Riyad Mahrez – Manchester City’s street footballer with the X-factor

After pushing so hard to get to Manchester City, it would always be the case that Riyad Mahrez would be under increased scrutiny over how he fared at the Etihad Stadium.

He missed four days of training and Leicester’s next match when City’s first attempt to sign him collapsed. So when he eventually moved, six months later, he was expected to be more than just the supporting cast for a title triumph during his first campaign.

Now in his third season at the Etihad Stadium, he faces his old club this weekend in the form Leicester fans saw during the season when they produced the greatest Premier League title triumph in history.  

Clubs in Europe have been taking note of Mahrez’s numbers, and that he has two years left on his contract and now is the time City would look to make a decision on his future. Real Madrid are admirers of Mahrez should they look to sign a winger.  

His statistics have been consistent, particularly in home matches where he has been involved in 33 goals (17 scored, 16 assists) in his past 41 games. When City secure the title this season he will have played a key role, which is in contrast to his rookie campaign.

Regardless of whether Man City have won or not Mahrez will go home frustrated If he hasn't dribbled with the ball or made a break


Regardless of whether Man City have won or not Mahrez will go home frustrated If he hasn’t dribbled with the ball or made a break


Credit: GETTY IMAGES

Mahrez may have a winners’ medal to add to his collection but he barely started a Premier League game in the second half of that season. His campaign was defined by a late penalty miss at Anfield when better options to take the spot-kick were on the pitch.  

Last season belonged to Liverpool but Mahrez was starting to show the consistency that City wanted when they signed him for £60million, even if he was an unused substitute in the EFL Cup final win. In the current campaign he has stayed in the team for blocks of games as City have stormed towards the title.  

“He is a guy who dances on the pitch,” said Pep Guardiola. “He doesn’t lose balls on the pitch. He makes the extra pass. He attracts opponents on the pitch and after he makes a pass in behind.

“He makes fantastic crosses. We knew it. At Leicester, he was outstanding with Jamie Vardy. That’s why we pushed for him. We hope he can continue.”

When deciding Mahrez’s future, City will be aware that Mahrez has an X-factor that comes from playing football in the concrete cages of Sarcelles, a northern suburb of Paris. It was there he honed what street footballers call the “fake out and drag”. Mahrez opens his body and quickly closes his stance and is away.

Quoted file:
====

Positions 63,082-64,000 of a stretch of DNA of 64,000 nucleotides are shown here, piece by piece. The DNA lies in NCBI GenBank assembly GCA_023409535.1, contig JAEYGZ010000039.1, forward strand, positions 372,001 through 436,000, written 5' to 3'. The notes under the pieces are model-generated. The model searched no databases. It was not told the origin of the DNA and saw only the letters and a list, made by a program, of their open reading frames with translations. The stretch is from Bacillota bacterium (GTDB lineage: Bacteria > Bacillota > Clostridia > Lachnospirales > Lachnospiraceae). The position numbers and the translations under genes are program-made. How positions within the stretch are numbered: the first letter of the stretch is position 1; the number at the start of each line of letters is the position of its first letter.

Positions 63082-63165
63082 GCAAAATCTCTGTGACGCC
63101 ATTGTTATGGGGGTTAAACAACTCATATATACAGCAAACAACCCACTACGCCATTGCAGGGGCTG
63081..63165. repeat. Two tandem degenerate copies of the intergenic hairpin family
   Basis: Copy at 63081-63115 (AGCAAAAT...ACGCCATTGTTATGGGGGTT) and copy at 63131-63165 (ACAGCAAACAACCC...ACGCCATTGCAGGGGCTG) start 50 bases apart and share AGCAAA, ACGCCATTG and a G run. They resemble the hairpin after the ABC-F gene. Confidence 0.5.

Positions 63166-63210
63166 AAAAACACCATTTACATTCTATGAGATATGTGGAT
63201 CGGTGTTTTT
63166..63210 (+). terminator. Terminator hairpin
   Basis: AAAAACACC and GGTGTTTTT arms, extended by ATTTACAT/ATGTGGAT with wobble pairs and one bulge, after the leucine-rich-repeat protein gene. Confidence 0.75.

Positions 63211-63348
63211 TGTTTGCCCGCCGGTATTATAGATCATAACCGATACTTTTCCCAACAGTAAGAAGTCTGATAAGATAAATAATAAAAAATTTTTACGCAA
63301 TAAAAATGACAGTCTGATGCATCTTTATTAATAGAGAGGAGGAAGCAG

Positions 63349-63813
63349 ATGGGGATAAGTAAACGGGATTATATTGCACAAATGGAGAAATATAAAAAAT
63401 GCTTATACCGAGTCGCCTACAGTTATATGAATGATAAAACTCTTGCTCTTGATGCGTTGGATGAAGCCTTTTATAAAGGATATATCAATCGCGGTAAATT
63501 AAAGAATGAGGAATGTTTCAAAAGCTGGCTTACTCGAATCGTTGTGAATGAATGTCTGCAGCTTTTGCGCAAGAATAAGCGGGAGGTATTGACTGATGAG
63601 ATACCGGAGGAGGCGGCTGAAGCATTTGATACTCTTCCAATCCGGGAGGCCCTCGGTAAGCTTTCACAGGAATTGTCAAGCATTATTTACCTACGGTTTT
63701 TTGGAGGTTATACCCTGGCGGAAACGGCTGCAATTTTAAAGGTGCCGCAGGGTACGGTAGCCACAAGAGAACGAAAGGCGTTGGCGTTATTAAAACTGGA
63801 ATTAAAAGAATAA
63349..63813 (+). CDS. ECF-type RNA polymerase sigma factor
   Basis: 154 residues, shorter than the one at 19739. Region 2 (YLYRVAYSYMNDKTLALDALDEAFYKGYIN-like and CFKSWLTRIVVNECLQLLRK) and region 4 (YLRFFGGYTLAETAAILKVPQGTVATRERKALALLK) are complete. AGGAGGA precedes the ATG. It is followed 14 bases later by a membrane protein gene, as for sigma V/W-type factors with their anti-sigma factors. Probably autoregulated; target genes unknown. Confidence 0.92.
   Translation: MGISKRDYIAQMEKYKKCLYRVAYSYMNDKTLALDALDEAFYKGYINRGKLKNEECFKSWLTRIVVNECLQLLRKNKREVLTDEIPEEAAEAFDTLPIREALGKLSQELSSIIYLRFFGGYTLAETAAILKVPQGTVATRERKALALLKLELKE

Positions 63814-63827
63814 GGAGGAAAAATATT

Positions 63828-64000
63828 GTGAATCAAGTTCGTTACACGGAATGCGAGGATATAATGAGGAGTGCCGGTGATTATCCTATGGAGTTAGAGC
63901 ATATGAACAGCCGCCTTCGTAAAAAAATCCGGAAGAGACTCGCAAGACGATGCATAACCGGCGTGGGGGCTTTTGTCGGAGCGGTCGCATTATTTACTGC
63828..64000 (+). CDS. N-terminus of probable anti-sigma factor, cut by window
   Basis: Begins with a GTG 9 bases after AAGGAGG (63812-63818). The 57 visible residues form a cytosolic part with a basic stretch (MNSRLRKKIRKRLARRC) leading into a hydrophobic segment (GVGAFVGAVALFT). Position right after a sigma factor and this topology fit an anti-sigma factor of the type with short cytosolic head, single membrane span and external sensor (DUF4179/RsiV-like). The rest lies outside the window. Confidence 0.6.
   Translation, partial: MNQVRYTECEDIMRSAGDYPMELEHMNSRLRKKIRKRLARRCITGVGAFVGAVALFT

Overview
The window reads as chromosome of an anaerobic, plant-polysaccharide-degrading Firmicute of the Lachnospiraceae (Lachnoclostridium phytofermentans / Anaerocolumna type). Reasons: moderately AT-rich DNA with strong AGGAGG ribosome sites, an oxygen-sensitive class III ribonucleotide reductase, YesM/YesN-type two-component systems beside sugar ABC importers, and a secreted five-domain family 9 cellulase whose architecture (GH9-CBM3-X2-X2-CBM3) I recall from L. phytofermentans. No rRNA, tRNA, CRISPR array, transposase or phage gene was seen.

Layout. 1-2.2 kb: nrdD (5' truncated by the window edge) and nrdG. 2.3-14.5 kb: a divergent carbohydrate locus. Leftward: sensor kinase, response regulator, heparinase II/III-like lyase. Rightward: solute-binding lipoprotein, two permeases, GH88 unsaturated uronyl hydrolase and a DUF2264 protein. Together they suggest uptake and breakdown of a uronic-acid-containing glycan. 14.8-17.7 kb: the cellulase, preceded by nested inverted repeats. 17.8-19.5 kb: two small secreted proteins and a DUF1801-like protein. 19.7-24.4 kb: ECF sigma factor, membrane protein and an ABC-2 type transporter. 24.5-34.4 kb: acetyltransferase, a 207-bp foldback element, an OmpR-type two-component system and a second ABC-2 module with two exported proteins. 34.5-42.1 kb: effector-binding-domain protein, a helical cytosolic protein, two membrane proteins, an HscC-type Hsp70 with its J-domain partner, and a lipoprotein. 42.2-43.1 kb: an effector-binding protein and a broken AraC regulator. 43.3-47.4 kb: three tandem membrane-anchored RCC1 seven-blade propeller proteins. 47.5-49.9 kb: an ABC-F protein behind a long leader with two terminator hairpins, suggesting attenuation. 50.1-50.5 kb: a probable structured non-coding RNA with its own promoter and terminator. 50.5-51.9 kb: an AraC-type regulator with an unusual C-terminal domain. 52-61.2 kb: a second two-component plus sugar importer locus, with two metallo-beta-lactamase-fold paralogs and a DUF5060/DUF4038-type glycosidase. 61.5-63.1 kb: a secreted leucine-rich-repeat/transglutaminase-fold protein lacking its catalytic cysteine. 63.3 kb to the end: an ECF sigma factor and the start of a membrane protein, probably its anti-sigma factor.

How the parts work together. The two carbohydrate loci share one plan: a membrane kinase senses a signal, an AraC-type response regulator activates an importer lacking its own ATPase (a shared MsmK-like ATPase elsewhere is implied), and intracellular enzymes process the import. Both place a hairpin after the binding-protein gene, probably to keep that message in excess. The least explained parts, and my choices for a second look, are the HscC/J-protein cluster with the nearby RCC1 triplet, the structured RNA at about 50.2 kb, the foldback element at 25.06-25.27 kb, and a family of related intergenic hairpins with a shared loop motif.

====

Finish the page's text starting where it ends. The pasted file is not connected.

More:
He explains in Concrete Football that his parents let him play all day and he never got formal training on how to dribble. 

“My friends were like my guinea pigs,” said. “I’d dribble them and they’d tackle me.  If I don’t dribble, I don’t feel good. Even if we win 4-0 , If I didn’t dribble or make a break, I’d go home frustrated.” 

It is this trickery, rather than pace, that explains why clubs would not see him being 30 as a major obstacle, should City want to freshen up their squad and bring in a player like Jack Grealish. Mahrez’s heroes are Lionel Messi and Arjen Robben who proved forwards can stay at the top in their 30s. 

When he moved to City he explained that he had “seen it all at Leicester” during his time at the King Power and wanted a new challenge after being part of one of the greatest stories in football. When he gets his third title-winners’ medal, there could yet be another chapter to his story. 

He was under no illusions over the competition for places when he arrived but has seen Leroy Sane depart and forced his way into Pep Guardiola’s plans more regularly. When he plays on Saturday he will have played as many games this season as he did in Leicester’s title-winning campaign. 

“That’s what’s specific to here, as our squad includes potential starters only, everybody is good enough to play,” Mahrez said. “We have two really good players in each position, so it’s great. Everybody challenges each other and tries to help one another improve. There’s competition among us and I think it’s a good thing.” 

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